Most links (not affiliate links) are to my favorite local bookstores, Brookline Booksmith and Trident. I love them and it’s especially important to support independent bookstores right now. 

What are you reading?

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velocipede races book

May is a whirlwind when you work in higher ed (I say this every year). Here are the books I’ve been dipping into on my commutes, at lunch, before bed and whenever else I can:

The American Agent, Jacqueline Winspear
1940: London is under siege as the Blitz takes hold, and an American broadcaster is found murdered in her flat. Two shadowy government agencies call Maisie Dobbs onto the case; she’s also volunteering as an ambulance driver and hoping to adopt Anna, a young evacuee. I am a longtime Maisie fan, and I loved this 15th (!) entry in the series. Solid writing, a well-done plot and so much British grit.

The Velocipede Races, Emily June Street
Emmeline longs to compete in bicycle races like her twin brother. But aristocratic women are forbidden to ride, much less race. When she’s forced into marriage to a rich man, she sees a chance to pursue her dreams secretly–but several surprises are in store. A friend snagged this novel for me at a cycling conference. Emmy is frustrating at times, but the plot is fun – especially if you love bikes.

Underland: A Deep Time Journey, Robert Macfarlane
I will read anything Macfarlane writes. He’s a brilliant nature writer who renders physical details beautifully, but sees under them, into the shape of things. This book – his latest and longest – is a sort of inversion of his previous work: an exploration of caves, crevices, burial grounds and other hidden places. I struggled with the subject matter a bit, but his adventures are fascinating. (I highly recommend his previous books: I particularly loved Landmarks.) To review for Shelf Awareness (out June 4).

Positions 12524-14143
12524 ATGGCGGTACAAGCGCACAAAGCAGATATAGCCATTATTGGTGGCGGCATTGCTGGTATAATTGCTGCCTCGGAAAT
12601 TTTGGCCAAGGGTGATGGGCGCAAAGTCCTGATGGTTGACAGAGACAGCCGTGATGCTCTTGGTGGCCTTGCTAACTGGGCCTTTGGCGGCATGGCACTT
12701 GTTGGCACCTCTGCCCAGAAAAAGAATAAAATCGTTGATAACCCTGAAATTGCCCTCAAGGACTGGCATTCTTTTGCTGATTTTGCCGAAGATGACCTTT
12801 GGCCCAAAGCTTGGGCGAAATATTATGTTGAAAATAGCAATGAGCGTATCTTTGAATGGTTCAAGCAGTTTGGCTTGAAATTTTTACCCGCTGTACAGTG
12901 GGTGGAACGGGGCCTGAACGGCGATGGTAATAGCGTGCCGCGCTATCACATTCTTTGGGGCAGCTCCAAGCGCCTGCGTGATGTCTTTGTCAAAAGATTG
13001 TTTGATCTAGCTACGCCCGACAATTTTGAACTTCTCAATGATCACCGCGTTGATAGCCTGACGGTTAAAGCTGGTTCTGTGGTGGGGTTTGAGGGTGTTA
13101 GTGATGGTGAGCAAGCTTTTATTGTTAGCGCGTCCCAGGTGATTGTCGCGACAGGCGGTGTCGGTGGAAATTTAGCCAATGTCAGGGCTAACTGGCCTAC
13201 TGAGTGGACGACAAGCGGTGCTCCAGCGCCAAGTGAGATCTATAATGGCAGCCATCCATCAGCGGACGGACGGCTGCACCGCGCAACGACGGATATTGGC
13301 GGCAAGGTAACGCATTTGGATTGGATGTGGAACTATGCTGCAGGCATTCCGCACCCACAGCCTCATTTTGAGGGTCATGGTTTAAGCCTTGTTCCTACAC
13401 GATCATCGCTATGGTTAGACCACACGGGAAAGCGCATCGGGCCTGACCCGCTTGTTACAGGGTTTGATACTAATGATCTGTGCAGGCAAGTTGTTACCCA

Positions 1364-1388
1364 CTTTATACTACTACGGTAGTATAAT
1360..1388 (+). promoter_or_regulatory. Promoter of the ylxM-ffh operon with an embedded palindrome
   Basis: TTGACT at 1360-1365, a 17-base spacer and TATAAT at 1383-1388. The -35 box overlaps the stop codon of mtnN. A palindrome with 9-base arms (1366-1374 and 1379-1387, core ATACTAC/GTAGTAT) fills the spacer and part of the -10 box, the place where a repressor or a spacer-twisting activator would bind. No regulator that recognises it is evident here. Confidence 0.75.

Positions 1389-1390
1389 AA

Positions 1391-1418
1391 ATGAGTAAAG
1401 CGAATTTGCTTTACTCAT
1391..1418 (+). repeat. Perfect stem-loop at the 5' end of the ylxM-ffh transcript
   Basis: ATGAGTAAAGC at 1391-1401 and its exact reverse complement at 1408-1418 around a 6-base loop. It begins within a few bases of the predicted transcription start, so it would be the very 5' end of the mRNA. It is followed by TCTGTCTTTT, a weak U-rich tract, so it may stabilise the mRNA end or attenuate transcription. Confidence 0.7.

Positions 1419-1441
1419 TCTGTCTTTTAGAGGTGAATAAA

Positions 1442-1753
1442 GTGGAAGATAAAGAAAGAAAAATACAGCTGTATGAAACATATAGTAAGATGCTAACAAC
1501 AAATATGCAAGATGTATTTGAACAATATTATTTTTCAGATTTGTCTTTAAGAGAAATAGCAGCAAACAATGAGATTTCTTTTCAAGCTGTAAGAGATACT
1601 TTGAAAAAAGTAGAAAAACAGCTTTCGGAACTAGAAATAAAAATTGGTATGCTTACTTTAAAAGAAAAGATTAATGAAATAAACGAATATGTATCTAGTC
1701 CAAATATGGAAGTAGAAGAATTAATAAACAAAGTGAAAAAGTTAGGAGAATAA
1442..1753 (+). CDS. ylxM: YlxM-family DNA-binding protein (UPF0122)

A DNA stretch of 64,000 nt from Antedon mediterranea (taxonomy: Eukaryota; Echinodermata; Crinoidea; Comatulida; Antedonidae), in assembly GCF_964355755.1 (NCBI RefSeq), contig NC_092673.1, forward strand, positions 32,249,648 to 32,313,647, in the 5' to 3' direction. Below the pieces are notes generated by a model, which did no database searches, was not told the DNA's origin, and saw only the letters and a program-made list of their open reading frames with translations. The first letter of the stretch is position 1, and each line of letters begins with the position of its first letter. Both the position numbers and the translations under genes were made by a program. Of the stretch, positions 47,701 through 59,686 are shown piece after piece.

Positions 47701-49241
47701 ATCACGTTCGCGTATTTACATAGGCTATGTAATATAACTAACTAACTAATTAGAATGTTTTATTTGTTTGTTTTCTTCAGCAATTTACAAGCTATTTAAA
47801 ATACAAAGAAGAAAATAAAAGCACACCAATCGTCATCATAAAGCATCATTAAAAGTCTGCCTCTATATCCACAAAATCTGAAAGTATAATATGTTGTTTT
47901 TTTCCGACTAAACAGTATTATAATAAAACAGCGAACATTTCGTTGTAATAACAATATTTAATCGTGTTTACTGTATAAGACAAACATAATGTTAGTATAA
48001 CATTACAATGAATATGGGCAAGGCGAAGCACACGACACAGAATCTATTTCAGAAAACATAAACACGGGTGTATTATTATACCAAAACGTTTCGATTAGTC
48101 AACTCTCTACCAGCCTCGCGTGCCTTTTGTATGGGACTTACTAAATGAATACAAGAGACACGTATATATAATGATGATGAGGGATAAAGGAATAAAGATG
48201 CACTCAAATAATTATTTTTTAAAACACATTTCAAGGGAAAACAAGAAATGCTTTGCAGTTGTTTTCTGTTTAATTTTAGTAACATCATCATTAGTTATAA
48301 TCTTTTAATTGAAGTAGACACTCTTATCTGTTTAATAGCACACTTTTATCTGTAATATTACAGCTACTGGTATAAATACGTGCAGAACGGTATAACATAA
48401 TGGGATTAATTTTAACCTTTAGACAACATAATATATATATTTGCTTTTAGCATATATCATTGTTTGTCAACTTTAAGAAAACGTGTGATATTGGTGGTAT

Love Sugar Magic: A Dash of Trouble, Anna Meriano
Leo (age 11), the youngest of five daughters, stumbles on a secret: all the women in her family are brujas (witches) whose magic comes out through their baking. Naturally, she’s dying to experiment, with sometimes disastrous results. A sweet, funny middle-grade story of family, baking and magic. Found at Trident.

In Another Time, Jillian Cantor
Max, a bookseller, and Hanna, a Jewish violinist, meet in Germany just as Hitler is coming to power. They fall in love, and then Hanna wakes up in a field in 1946 with a decade of her memory gone. She tries to build a new life, not knowing what has happened to Max. I’ve liked Cantor’s previous historical novels, but this one had a plot element that really didn’t work for me. I did love Hanna’s bond with her nephew, and appreciated her fraught but loving relationship with her sister.

The Beautiful Strangers, Camille Di Maio
“Find the beautiful stranger.” That’s what Kate Morgan’s granddad begs of her when she hops a train from San Francisco to San Diego, to work on the set of Some Like It Hot. Soon Kate discovers a mystery surrounding the Hotel del Coronado, including a ghost who shares her name. I love Coronado Island – I’ve stayed there several times – and this sweet love story evokes it perfectly.

Most links (not affiliate links) are to my favorite local bookstore, Brookline Booksmith.